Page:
Researchers from the University of Washington found proof according to which life may have existed around 3.2 billion years ago instead of 2 billion years ago, as previously believed. The new findings were published in Nature.
Apparently life can exist without oxygen, but not without nitrogen. So researchers at the University of Washington took a look at some of the planet’s oldest rocks only to find evidence that life was already pulling nitrogen out of the air and converting it into a life supporting matter 3.2 billion years ago.
“People always had the idea that the really ancient biosphere was just tenuously clinging on to this inhospitable planet, and it wasn’t until the emergence of nitrogen fixation that suddenly the biosphere become large and robust and diverse. (…) Our work shows that there was no nitrogen crisis on the early Earth, and therefore it could have supported a fairly large and diverse biosphere,”
said co-author of the study, Roger Buick, an UW professor of sciences.
Researchers looked at 52 samples, 2.75 to 3.2 billion years old, which had been collected in South Africa and northwestern Australia. They are by excellence among the oldest rocks on our planet.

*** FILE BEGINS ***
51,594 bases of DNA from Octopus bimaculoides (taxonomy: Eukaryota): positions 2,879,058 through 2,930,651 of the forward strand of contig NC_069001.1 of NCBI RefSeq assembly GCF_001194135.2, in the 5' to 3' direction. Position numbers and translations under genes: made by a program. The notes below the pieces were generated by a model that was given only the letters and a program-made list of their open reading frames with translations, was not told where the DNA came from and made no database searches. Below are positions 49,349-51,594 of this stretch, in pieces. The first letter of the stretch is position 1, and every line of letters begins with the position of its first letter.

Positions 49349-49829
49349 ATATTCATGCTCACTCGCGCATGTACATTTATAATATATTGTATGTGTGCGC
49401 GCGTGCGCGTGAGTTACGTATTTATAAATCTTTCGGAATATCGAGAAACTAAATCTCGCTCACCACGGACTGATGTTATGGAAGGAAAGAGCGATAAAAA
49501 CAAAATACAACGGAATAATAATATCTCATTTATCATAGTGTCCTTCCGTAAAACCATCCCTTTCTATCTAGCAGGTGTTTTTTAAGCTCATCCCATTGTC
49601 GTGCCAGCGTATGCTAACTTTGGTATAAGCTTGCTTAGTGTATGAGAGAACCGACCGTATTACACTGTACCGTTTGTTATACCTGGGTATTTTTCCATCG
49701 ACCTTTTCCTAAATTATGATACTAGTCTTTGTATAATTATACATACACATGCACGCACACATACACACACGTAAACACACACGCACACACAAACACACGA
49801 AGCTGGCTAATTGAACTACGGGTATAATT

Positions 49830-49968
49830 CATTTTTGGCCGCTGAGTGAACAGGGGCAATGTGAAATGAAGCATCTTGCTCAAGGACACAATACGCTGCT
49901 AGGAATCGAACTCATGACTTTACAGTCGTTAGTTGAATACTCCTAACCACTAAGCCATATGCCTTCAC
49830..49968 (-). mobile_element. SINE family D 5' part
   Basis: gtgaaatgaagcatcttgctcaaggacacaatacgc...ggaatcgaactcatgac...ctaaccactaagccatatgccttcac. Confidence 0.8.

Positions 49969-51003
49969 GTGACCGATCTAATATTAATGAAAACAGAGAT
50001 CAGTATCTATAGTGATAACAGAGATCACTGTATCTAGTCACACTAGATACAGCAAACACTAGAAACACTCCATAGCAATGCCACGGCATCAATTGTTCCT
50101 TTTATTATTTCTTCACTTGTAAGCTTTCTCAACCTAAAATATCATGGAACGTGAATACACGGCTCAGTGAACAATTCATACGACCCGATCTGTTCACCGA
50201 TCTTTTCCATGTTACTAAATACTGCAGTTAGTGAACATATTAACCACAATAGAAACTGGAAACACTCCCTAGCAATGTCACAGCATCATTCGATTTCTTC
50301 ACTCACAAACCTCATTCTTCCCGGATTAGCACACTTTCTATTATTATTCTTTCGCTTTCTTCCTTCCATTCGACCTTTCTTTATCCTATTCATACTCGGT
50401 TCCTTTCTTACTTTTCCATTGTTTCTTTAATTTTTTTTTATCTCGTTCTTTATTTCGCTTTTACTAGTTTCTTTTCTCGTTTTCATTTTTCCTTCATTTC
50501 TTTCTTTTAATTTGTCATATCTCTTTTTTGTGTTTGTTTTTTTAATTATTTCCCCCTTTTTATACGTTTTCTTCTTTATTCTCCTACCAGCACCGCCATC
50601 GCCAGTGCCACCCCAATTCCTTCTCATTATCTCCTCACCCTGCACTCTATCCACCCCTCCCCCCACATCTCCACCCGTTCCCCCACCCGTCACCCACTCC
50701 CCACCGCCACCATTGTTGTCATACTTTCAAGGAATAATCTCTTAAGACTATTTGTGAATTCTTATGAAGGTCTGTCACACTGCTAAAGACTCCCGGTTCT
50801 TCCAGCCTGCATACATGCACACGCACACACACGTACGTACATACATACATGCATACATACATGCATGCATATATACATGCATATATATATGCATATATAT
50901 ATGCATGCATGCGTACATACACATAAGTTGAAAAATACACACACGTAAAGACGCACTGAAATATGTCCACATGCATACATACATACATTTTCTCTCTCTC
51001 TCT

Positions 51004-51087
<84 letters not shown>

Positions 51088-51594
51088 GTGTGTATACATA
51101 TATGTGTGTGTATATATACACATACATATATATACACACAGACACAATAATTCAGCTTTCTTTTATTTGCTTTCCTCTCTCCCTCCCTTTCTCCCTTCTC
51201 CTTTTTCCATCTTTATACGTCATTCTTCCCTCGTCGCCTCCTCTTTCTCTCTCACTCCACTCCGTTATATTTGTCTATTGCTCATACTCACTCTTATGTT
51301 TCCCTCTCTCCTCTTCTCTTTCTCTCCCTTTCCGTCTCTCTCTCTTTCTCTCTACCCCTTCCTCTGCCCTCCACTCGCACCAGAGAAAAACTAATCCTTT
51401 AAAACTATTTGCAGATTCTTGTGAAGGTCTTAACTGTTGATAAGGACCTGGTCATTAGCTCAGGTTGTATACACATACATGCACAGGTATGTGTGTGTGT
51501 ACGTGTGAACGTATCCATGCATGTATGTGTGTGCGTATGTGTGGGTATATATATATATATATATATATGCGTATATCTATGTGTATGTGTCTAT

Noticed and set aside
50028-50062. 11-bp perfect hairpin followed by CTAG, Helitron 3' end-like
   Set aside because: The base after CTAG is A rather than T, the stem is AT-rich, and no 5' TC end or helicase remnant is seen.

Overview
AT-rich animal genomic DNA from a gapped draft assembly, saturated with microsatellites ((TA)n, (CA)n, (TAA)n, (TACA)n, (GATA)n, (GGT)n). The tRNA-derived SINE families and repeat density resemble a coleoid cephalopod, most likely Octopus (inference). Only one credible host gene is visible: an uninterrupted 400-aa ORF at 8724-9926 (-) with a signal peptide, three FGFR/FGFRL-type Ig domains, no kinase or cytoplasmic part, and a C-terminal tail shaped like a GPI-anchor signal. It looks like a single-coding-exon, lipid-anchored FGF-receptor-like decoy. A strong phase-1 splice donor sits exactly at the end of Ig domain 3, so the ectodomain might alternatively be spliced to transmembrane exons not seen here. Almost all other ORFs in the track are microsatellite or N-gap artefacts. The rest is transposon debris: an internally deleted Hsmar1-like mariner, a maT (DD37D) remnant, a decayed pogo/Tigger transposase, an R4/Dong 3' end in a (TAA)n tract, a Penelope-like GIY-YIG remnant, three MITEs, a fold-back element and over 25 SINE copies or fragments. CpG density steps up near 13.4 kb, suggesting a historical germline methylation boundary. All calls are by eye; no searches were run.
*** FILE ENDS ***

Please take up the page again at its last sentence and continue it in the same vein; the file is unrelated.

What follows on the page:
These rocks had been formed out of sediments deposited on continental margins,which means they are free of chemical irregularities that would normally occur near a subsea volcano. Moreover these rocks formed before the atmosphere gained oxygen, phenomenon that took place about 2.3 to 2.4 billion years ago; this means that they preserve some chemical clues and facts that modern rocks no longer have.
These rocks’ fixing nitrogen basically means their breaking a tenacious triple bond that’c capable of holding nitrogen atoms in pairs in the atmosphere and of joining a single nitrogen to a molecule, which is easier for the living things to use.
According to the chemical signature of these ancient rocks, nitrogen was being broken by one of the most common of the three types of nitrogen-fixing enzymes that exist nowadays. In other words this means that early life is likely to have existed in single-celled layers on land, and exhaling small amounts of oxygen from down there. The oxygen therefore reacted with the rock and released molybdenum into the water.